Victorian Rules for an Unmarried Woman | Meredith Sweetpea


victorian-womanIn the Victorian years there were strict standards for how men and women were to behave. Those who did not follow these rules were ostracized or shunned in polite society. These expectations were set in stone, and especially held dear to the unmarried women in a community.

Rules for the Single Victorian Woman

  • Never go out alone. Always be accompanied by a female companion or a male family member.
  • Do not ride in a closed carriage with a man who is not a relative.
  • Do not receive gentleman callers when alone at the house.
  • When receiving a gentleman caller, another family member must be present in the room.
  • Never visit an unmarried gentleman at his residence.
  • Never speak about impure topics among other single women.
  • Do not touch a gentleman when walking together; only accept his hand of assistance if needed to navigate.
  • Never address someone unless introduced to them.

In addition, a single woman was to uphold her innocence at all costs. She was not to show her intelligence, but rather, to submit to the gentlemen in the room. Political talk was always scorned upon.

Love and Courtship of the Unmarried Victorian Woman

Victorian-courtship

Victorian love and courtship

When it came to love and courtship, an unmarried Victorian woman was encourage to marry up and never down. She often brought a dowry to the marriage, especially if she was from an upper class family, and he must prove that he was of equal or better standing than she by disclosing his financial situation. Continue reading

Wedding Omens and Predictions


Queenb-Victoria-Orange-BlossomsFor centuries, people declared that there were omens that could predict weddings and happy marriages. Here are some of the ones the Victorians believed, and some we still believe today:

You (or someone you know) will be married soon when:

  • A chicken enters your house with a straw in its mouth, which it leaves behind.
  • A mockingbird flies over your house.
  • A white dove comes near your house.
  • A spider descends from the ceiling and “dances” up and down.
  • A cow moos at night.

Your marriage will be happy if:

  • You feed a cat at of one of your old shoes just before you marry.
  • A cat sneezes in front of the (or your) bride on the day before the wedding.
  • Either party dreams about the wedding day.
  • You marry in June.
  • Your wedding ceremony lasts between a half hour and an hour (the rising hand of the clock denotes rising fortune.)
  • You marry in the afternoon.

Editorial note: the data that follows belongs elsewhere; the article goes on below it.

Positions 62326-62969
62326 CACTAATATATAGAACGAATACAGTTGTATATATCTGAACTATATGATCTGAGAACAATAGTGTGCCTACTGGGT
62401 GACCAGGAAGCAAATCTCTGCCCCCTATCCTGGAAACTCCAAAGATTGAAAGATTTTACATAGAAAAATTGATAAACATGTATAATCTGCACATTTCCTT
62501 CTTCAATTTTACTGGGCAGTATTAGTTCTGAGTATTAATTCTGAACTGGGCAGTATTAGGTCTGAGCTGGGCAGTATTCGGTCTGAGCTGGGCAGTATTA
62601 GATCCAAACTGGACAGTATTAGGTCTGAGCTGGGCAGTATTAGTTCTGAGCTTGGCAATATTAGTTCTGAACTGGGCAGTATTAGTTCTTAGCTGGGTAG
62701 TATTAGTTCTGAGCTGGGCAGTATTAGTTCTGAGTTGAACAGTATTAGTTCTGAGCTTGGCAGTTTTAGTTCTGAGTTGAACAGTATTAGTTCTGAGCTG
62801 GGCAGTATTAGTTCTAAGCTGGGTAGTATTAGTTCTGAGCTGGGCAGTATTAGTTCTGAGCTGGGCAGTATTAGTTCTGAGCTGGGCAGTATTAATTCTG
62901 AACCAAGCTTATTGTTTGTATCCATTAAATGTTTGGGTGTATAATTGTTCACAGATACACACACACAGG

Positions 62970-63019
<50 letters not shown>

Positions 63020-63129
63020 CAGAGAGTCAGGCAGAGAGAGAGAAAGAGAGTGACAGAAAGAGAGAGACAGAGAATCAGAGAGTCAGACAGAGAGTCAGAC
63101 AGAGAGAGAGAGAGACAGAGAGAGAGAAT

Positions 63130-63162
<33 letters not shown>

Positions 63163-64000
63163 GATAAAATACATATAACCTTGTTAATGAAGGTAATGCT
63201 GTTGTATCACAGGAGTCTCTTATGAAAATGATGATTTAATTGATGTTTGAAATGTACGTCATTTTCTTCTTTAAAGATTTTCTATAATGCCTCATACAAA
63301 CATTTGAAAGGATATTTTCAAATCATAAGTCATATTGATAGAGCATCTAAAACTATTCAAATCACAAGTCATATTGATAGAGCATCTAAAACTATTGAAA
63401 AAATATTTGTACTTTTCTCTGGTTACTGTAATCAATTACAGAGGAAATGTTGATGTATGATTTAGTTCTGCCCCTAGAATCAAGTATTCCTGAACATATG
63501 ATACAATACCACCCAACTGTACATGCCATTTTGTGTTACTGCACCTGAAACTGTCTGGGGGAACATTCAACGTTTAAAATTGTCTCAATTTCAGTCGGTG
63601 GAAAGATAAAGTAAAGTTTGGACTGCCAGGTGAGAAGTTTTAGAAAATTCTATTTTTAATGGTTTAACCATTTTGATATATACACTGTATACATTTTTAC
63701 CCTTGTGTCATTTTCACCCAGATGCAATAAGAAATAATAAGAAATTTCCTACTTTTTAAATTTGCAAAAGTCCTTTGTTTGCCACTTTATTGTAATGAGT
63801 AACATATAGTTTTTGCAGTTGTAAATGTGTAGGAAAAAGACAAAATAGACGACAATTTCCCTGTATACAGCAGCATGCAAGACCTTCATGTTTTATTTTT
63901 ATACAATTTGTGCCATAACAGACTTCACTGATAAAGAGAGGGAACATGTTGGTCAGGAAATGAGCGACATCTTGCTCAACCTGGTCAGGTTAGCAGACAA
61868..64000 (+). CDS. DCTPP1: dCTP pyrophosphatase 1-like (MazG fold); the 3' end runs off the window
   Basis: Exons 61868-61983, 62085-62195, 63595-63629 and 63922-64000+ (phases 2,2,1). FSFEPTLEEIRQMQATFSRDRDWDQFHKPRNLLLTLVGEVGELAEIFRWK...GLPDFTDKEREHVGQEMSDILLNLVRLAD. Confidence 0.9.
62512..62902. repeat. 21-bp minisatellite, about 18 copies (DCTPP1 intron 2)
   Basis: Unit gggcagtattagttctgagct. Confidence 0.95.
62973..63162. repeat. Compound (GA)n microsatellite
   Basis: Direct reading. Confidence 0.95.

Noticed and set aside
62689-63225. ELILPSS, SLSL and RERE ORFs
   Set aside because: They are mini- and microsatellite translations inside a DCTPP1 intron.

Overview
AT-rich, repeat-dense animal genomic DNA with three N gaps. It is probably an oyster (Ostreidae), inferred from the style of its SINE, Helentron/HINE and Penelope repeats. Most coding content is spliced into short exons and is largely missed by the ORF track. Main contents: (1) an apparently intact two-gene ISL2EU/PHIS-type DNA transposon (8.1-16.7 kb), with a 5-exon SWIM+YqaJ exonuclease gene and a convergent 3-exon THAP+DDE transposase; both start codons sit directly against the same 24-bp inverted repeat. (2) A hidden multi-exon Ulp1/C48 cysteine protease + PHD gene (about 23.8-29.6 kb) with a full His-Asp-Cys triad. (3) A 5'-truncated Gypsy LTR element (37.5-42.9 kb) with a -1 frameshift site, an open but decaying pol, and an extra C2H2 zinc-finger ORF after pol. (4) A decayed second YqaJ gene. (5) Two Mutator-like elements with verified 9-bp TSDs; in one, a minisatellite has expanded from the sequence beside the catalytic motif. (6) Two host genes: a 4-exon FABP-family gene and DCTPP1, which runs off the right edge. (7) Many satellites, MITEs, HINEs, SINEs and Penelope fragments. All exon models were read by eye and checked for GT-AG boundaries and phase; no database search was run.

• You marry on a beautiful day.
  • Continue reading

Timeless New Years Toasts


Happy-New-Year-Victorian-PostcardWho doesn’t need a great toast for New Year’s Eve parties?

Here are timeless toasts you can use this year:

Here’s to the year past and friends who have left us,
Here’s to the present and the friends who are here,
Here’s to the New Year and the new friends who will join us.

– – – – – – –

Welcome be ye that are here,
Welcome all, and make good cheer,
Welcome all, another year.

– – – – – – –

Here’s to a bright New Year
And a fond farewell to the old;
Here’s to the things that are yet to come
And to the memories that we hold.

– – – – – – –

May all your troubles during the coming year
Be as short as your New Year’s resolutions. Continue reading

Victorian Inventions We Couldn’t Live Without Today | Meredith Sweetpea


Victorian-woman-on-sewing-machine

A fine Victorian invention

We see lines at the electronics store when the new smartphone comes out, and frenzies at the toy store when a popular doll is sold out.  Miss Meredith Sweetpea was wondering what inventions Victorians made that we couldn’t live without today.

Telephone

The telephone was invented by Alexander Graham Bell and patented in 1876. He just barely Continue reading

Louisa May Alcott | Meredith Sweetpea


Miss Meredith Sweetpea loved reading Little Women and Little Men by Louisa May Alcott when she was growing up. Didn’t you? After coming across my dog-eared copies, I thought I’d share a little more about the Victorian author behind these beloved books.

Louisa May Alcott’s Youth

Louisa-May-Alcott

Author Louisa May Alcott

Louisa May Alcott was born November 29, 1832 in Germantown (near Philadelphia), Pennsylvania to Transcendentalist and educator Amos Bronson Alcott and social worker Abby May. She was the second of four daughters.

The family moved to Boston, Massachusetts in 1838, where her father opened an experimental school and joined the Transcendental Club with Ralph Waldo Emerson and Henry David Thoreau.

Her father maintained strict views on Continue reading

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